Having described the infrastructural components and overall workflow, we demonstrate the use of this novel digital library for research into the provenance of medieval manuscripts: their origins and movements, and the collectors and owners involved in their history.
As the result of changes in ownership over centuries, European manuscripts are spread across the world in diverse library, museum and gallery collections. Information relating their often-complicated histories is dispersed and fragmented across numerous sources, compelling historians and other researchers to make painstaking and time-consuming searches of printed and online catalogues. Digital tools which can assist in these searches, recording their outcomes, are of great benefit; cross-referencing and reconciliation across catalogues even more so.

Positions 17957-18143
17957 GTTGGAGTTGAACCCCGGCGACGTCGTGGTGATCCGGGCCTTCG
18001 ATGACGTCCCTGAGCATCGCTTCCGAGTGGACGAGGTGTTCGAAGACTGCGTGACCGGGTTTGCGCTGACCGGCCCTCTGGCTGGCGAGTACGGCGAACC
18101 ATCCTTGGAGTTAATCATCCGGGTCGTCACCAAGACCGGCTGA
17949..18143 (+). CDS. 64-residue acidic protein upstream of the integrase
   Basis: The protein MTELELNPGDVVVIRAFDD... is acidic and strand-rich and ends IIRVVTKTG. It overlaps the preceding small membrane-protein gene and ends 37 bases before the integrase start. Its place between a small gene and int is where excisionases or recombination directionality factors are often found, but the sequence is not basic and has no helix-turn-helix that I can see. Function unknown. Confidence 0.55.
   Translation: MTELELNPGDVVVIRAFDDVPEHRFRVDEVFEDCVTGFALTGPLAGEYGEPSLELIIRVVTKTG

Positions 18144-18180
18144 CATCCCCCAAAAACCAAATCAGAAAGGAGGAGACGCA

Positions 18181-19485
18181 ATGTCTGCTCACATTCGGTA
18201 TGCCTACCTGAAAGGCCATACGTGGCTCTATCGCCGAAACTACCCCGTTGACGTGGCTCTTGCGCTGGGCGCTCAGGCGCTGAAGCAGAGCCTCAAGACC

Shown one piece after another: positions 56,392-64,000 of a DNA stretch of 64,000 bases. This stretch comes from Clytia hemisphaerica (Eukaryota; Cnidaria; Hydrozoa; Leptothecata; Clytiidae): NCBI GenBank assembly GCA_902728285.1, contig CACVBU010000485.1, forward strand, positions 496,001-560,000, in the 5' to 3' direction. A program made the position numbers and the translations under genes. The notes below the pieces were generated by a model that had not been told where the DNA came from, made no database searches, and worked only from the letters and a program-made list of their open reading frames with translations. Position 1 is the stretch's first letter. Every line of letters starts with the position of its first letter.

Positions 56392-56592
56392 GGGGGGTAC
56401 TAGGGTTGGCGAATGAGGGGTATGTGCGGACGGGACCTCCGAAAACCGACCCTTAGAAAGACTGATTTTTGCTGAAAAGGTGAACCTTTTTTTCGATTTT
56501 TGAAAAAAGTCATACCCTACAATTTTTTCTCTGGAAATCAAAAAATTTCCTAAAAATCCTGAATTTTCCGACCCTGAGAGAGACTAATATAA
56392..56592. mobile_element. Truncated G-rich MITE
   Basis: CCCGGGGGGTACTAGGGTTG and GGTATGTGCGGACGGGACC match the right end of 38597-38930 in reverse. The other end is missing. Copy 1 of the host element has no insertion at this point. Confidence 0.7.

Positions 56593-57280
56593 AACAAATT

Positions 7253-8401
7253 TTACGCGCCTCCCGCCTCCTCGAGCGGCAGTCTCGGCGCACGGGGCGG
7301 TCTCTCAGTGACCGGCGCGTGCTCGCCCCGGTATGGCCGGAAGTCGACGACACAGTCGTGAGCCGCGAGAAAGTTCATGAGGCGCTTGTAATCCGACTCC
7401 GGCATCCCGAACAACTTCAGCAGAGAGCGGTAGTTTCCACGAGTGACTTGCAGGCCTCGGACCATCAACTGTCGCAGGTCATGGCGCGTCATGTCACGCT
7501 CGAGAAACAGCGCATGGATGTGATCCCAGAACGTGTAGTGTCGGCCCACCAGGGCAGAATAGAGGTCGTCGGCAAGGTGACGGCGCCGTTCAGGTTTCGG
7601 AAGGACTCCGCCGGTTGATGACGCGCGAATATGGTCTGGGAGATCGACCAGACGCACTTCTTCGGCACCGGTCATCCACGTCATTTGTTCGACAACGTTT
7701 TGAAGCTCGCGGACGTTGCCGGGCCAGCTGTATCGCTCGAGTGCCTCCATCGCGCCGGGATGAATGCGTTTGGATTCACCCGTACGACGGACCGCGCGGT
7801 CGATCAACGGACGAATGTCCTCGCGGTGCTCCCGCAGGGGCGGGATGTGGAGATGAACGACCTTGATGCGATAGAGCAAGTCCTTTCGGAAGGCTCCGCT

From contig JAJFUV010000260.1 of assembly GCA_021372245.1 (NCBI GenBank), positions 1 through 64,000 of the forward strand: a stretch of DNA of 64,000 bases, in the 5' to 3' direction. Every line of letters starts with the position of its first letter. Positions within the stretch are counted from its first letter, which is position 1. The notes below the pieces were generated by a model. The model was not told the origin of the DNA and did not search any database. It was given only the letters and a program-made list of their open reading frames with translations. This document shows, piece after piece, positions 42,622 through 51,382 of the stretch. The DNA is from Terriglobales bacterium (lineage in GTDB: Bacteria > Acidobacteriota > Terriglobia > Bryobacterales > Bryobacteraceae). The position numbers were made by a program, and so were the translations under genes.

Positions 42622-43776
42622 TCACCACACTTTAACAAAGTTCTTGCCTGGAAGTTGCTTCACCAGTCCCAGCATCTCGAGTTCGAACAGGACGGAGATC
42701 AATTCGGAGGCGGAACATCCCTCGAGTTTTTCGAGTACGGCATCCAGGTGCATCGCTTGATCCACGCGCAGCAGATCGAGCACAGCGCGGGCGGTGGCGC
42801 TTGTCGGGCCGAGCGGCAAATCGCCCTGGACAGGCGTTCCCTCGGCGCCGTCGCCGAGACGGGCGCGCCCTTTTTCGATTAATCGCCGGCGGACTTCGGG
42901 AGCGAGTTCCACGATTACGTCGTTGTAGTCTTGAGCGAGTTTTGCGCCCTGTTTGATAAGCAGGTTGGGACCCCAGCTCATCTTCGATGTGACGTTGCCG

As such, our ultimate aim is to search across multiple distributed catalogues
Furthermore, the RDF described here for our manuscript catalogues has already formed part of Linked Data network combining records from the gardens, libraries and museums of the University of Oxford as part of the OXLOD project, including the Ashmolean, Museum of Natural History, and Pitt Rivers Museum.
, using ontologies to resolve conceptual equivalencies and indirect relationships, overcoming differences in underlying catalogue structures, and so enabling unified searching and interrogation. Here, however, we constrain discussion to our completed implementation at the University of Oxford, noting it provides a template for equivalent layer creation over other catalogue systems, and that the queries below will be equally applicable to a cross-corpora search
Indeed this reusability and extensibility is one of our primary motivations for using Linked Data.
There has been little previous work transforming TEI manuscript catalogues into RDF suitable for the combined data explorations described here. The Medieval Electronic Scholarly Alliance (MESA) published samples of transformations from the Walters Art Museum into the Dublin Core based schema